Support the Café
Search our site

Speaking to the Soul: Abide in Me

Speaking to the Soul: Abide in Me

John 15:1-11

“Abide in me.” What an invitation! In the abundant, generous, all-seeing soul of Jesus there is space, ample room, and each of us can occupy a permanent place there. That is where we belong.

“Our Saviour is our true mother,” says Julian of Norwich, “in whom we are endlessly born and out of whom we shall never come.” (Showings, long text, chpt. 57) The pierced side of Jesus is a womb infinitely deep, a womb in which we all always dwell, opened to hold us forever.

What does that mean? Isn’t it an image of psychological regression? Doesn’t it suggest an abnegation of our responsibility to be ourselves and live meaningful, independent lives?

Being ourselves does not mean being alone. In Jesus we are completed. We build a congruence between who we really are and how we behave in the world. Being ourselves means knowing we are loved, knowing we are held secure no matter what happens to us – knowing ourselves, in relationship.

Abiding in Jesus does re-calibrate the scale by which we weigh up what’s important. How we determine what is enough and how we measure success change significantly when we perceive that we have a soul home within the great Soul. We might pay more attention to the little moments of joy in our lives instead of the pursuit of permanent happiness. Ways of being of service to others and of ending oppressive practices might become very important. Exploring the landscapes of love rather than those of exploitation will certainly be our desire. As we understand ourselves to be part of a larger wholeness the center of our volition will change. In Jesus we act out of the Self rather than the ego.

How, then, do we accept Jesus’ invitation to abide in him? In a way it is simply a matter of noticing. We are already there, already in that roomy, nurturing womb. “You have already been cleansed by the word I have spoken to you,” says Jesus.

But the change in perception that allows us to really know that we abide in Christ is something that grows with practice. Every time we engage in centering prayer, lectio divina, chanting or some other prayer practice we firm up our experience of abiding. Communal worship helps, too. And when we are anchored in the present moment, attending to ourselves and what’s around us, we know we are in Christ. This is not a head knowledge; it is experienced in the whole of us, in our hearts.

So, let’s practice. Breathe out. Breathe out all your outer focus: your concern with the kids, the job, appointments, scary medical issues, politics and anything else that has your mind churning. And breathe in. Breathe in the awareness that around you is the womb of Jesus – huge, nurturing, soft, and warm. Around you is the womb of Jesus; breathe in the understanding that here is where you dwell.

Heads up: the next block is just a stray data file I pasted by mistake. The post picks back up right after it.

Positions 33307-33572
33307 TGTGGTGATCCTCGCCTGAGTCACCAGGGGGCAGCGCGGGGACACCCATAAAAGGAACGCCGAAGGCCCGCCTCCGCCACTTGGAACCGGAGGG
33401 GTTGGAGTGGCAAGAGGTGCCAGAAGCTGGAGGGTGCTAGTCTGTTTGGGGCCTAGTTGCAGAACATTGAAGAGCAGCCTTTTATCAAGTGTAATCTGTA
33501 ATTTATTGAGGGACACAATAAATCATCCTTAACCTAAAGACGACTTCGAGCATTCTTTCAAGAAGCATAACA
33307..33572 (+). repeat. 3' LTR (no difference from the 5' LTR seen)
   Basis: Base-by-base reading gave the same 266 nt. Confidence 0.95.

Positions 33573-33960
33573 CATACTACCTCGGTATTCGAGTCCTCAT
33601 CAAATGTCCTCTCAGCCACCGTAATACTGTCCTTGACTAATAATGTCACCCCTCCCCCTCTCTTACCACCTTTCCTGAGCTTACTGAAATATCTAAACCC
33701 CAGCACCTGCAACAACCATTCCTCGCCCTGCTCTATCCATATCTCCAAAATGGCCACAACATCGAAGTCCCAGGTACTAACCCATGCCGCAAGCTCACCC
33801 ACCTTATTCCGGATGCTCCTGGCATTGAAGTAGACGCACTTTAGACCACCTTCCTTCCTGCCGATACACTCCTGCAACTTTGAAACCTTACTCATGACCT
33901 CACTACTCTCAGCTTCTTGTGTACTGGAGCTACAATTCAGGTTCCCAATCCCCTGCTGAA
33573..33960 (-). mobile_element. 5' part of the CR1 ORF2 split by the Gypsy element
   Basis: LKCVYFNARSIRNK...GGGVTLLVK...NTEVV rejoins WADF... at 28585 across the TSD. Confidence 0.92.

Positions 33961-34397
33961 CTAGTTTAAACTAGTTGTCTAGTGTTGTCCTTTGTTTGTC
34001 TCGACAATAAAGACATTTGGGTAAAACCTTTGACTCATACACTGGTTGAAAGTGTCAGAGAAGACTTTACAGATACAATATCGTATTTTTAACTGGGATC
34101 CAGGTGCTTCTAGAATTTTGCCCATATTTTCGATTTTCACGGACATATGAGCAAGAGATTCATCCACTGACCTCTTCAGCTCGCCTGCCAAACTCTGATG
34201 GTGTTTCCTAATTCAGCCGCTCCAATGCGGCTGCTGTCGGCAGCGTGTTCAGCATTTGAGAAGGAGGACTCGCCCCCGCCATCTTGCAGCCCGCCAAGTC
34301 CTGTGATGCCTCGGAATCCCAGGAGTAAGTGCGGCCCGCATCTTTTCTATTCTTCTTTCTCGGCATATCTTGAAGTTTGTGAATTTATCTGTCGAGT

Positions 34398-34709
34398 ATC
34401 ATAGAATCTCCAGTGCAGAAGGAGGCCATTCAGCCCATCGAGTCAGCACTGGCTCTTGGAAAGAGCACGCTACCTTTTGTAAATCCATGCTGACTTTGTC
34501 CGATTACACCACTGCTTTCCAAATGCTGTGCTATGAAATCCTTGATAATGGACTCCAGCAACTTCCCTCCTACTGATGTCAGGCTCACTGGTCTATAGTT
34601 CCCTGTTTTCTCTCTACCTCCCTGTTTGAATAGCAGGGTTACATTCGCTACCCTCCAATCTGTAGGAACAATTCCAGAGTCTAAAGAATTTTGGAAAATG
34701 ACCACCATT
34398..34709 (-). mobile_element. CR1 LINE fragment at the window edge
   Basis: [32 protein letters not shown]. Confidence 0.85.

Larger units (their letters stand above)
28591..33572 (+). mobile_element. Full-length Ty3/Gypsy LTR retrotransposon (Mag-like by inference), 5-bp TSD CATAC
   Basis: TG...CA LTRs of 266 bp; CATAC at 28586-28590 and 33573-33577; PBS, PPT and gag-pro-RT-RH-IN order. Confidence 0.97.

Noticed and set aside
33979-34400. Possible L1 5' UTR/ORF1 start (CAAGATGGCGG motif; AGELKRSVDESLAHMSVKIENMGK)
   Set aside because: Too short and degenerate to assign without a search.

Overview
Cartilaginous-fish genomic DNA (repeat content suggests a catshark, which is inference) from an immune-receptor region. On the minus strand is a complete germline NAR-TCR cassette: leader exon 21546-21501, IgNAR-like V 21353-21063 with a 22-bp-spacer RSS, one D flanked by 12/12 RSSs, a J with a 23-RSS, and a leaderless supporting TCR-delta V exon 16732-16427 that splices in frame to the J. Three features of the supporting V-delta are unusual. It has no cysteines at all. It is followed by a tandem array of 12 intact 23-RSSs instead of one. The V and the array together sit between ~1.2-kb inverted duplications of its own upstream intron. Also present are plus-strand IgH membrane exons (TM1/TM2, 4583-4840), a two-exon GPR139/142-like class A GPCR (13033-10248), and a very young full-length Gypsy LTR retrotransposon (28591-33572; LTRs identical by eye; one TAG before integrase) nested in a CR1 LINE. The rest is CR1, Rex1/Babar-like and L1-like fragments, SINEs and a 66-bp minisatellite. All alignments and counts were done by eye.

Laurie Gudim is a writer and religious iconographer who lives in Fort Collins, CO.  You can view some of her work at Everyday Mysteries.

Image: icon of Julian of Norwich by Laurie Gudim

Dislike (0)
Facebooktwitterpinterestlinkedinmail

Café Comments?

Our comment policy requires that you use your real first and last names and provide an email address (your email will not be published). Comments that use non-PG rated language, include personal attacks, that are not provable as fact or that we deem in any way to be counter to our mission of fostering respectful dialogue will not be posted.

Facebooktwitterrss
Support the Café
Past Posts
2020_001

The Episcopal Café seeks to be an independent voice, reporting and reflecting on the Episcopal Church and the Anglican tradition.  The Café is not a platform of advocacy, but it does aim to tell the story of the church from the perspective of Progressive Christianity.  Our collective sympathy, as the Café, lies with the project of widening the circle of inclusion within the church and empowering all the baptized for the role to which they have been called as followers of Christ.

The opinions expressed at the Café are those of individual contributors, and, unless otherwise noted, should not be interpreted as official statements of a parish, diocese or other organization. The art and articles that appear here remain the property of their creators.

All Content  © 2017 Episcopal Café